Enjoy a guest post from our friend Greg Hatten about his further adventures with canvas and wool as he takes his wooden boat down some of the most beautiful and challenging rivers of the west.
The wild and scenic section of the Rogue River in southwestern Oregon is a national treasure. It’s a 35 mile stretch of rough and tumble river filled with extreme white water challenges, breathtaking outdoor beauty, abundant wildlife, and in the month of October – it’s filled with laughter from my favorite river rats for a few days of camping, fishing, river running, and poking fun at each other.
It’s always a slightly different group of guys – not everyone can drop out of life and into a canyon for four days and be completely cut off from work and emails, cell phones and text messages. Though the group represents a mixed bag of professions – doctors, lawyers, realtors, builders, and businessmen, work is almost never a topic for discussion. We’ve run hundreds of river miles together and spent hours around a campfire but I can’t tell you the specifics about what they do for a living or the location of their offices. On a trip like this, what you do for each other on the river is more important than what you do for others to make a living… it’s just one of the many reasons I love this annual adventure.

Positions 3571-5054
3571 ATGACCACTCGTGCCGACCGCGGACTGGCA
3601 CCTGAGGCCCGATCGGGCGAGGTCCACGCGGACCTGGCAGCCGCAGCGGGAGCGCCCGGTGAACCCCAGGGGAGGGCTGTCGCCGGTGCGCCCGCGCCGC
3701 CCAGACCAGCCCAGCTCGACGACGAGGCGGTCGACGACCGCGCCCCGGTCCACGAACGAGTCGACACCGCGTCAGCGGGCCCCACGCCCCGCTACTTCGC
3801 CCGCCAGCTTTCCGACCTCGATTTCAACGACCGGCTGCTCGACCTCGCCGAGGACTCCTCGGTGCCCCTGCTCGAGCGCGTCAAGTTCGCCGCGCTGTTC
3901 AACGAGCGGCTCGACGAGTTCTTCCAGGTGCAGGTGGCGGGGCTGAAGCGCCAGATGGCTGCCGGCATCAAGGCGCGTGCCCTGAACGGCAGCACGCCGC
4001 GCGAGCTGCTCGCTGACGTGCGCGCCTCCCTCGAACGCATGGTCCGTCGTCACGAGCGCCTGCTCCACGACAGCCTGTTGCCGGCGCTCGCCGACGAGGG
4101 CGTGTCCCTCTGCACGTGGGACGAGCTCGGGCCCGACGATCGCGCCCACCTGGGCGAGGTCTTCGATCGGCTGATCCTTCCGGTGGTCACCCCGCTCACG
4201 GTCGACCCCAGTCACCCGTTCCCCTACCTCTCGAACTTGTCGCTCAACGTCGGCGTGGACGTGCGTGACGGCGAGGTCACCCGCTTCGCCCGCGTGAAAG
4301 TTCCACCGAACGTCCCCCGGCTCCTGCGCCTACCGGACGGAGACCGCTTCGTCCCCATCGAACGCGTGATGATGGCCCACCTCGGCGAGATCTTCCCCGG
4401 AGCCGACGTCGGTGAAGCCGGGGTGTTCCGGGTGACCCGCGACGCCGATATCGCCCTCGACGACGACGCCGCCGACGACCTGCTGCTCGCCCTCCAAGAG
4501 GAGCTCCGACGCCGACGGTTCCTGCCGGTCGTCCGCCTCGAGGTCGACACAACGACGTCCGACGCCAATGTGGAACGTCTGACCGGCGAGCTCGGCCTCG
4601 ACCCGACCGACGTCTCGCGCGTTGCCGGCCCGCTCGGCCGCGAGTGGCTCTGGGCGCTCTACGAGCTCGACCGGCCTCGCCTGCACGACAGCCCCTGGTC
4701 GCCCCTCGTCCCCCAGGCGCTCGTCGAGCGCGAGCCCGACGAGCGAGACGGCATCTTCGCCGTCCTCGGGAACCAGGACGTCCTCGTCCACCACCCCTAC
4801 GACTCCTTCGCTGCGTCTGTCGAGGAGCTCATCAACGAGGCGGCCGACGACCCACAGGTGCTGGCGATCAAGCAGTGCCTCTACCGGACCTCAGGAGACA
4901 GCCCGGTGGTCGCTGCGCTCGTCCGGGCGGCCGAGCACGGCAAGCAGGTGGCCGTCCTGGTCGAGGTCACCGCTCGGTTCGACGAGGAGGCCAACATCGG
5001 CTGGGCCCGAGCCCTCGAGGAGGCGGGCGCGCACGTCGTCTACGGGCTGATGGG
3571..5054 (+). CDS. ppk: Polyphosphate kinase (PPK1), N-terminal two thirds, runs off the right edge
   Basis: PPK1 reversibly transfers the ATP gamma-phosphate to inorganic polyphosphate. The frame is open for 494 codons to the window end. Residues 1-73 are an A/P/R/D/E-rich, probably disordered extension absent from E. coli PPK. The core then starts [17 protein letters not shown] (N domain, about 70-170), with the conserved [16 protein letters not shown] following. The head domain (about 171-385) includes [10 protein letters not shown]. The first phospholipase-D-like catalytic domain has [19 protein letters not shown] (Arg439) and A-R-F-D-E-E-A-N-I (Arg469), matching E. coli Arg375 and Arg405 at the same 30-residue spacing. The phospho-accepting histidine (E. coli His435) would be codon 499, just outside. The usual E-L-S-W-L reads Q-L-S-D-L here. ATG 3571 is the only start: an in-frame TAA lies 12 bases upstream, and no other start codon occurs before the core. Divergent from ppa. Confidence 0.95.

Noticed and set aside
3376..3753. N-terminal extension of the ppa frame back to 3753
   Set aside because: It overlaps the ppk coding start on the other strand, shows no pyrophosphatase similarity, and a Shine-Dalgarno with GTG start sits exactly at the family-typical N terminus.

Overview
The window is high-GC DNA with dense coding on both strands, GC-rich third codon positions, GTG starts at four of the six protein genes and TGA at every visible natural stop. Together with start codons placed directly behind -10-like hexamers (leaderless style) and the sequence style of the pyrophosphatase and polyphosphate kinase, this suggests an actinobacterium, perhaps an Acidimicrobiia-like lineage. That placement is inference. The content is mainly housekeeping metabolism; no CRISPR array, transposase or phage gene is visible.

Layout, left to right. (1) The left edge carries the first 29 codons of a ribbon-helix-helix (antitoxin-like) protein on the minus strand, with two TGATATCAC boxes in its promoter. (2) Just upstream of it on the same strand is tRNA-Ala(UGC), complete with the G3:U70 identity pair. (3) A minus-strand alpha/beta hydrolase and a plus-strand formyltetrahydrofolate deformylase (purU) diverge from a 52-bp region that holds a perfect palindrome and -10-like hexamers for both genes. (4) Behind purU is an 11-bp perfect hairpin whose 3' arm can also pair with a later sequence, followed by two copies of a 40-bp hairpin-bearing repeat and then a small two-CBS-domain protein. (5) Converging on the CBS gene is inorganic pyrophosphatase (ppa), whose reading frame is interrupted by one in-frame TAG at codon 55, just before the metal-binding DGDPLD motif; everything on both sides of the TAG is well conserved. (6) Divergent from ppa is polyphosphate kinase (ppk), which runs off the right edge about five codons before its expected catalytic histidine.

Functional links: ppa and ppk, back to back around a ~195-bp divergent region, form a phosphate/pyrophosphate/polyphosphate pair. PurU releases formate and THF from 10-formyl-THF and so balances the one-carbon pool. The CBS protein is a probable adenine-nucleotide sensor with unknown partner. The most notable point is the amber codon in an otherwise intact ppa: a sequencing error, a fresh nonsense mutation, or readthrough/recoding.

Gear is often a subject of discussion and sometimes derision. If you’ve got the latest camp gadget (that actually works) or the newest line of clothes from Patagonia, you’re gonna have a good campfire. If you’ve got a leaky tent, if your scotch is second-rate, or your flies are not producing fish – you’re gonna hear about it.
This year, instead of a nylon tent & down sleeping bag, I slept in a “throw-back” canvas cowboy bedroll with just a Pendleton wool camp blanket to keep me warm. When rain threatened, I put up a light-weight canvas rain fly by David Ellis strung between two of my 9’ oars. The weather forecast was for daytime temps in the low 70’s and nights to get as low as 38 degree’s – Friday showed 50% chance of rain… the campfire forecast was a heat-wave headed my direction if the nights got too cold or the canvas rain fly didn’t hold up.
One of our most seasoned river runners is fond of saying “there is no such thing as bad weather… just bad equipment”. Fortunately, the weather was good and so was my canvas and wool “equipment”. Our night-time temps never dropped below 40 degrees and the little bit of rain we got each night was perfectly repelled by the canvas rain fly over my head. I stayed dry and warm every night!
Canvas and Wool go together like Wood Boats and White Water. The “throwback” approach to camping was a perfect fit for the Wild and Scenic section of the Rogue River and is the only way I’ll camp in the future. Around the campfire, canvas and wool was a “hit” and the only “heat” I caught was about the second-rate scotch I brought for this trip.
If you want to experience the authenticity of canvas and wool camping yourself, we can help.